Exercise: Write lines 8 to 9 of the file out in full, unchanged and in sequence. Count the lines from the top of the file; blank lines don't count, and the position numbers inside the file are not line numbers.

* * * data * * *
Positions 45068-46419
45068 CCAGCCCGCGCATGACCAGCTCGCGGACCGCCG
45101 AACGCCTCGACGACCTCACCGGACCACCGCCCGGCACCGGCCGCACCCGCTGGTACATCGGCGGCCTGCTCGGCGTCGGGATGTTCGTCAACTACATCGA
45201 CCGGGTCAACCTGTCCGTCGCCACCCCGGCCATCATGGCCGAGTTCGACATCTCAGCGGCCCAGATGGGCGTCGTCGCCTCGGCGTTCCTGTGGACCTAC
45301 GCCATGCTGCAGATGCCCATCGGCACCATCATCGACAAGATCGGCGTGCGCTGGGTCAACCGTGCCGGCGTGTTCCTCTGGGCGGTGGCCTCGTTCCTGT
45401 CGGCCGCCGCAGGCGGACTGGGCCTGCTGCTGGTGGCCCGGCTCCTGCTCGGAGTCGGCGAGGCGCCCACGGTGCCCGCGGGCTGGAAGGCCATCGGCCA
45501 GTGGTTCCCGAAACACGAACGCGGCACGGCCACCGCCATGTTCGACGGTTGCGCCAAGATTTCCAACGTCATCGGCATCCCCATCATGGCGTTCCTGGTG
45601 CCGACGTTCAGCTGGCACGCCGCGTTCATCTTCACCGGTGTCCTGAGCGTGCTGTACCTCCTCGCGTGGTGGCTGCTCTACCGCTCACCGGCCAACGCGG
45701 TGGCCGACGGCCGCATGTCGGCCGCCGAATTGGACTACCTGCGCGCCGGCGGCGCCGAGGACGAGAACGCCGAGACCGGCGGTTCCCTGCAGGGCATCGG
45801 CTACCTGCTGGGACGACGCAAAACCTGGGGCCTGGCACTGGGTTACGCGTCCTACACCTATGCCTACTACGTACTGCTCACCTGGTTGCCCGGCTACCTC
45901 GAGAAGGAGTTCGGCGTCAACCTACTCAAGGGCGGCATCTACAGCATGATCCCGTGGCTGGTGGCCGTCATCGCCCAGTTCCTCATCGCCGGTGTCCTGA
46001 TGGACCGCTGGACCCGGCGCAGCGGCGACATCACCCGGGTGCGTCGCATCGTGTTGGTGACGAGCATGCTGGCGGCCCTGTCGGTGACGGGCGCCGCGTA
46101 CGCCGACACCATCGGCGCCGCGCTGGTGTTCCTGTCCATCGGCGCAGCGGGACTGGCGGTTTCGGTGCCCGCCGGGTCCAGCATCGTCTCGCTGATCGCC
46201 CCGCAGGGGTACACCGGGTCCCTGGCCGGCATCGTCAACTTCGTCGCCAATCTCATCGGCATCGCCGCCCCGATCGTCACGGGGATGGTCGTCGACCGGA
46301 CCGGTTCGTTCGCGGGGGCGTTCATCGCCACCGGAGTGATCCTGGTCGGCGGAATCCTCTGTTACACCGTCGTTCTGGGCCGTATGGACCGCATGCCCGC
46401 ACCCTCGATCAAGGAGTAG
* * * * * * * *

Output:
45601 CCGACGTTCAGCTGGCACGCCGCGTTCATCTTCACCGGTGTCCTGAGCGTGCTGTACCTCCTCGCGTGGTGGCTGCTCTACCGCTCACCGGCCAACGCGG
45701 TGGCCGACGGCCGCATGTCGGCCGCCGAATTGGACTACCTGCGCGCCGGCGGCGCCGAGGACGAGAACGCCGAGACCGGCGGTTCCCTGCAGGGCATCGG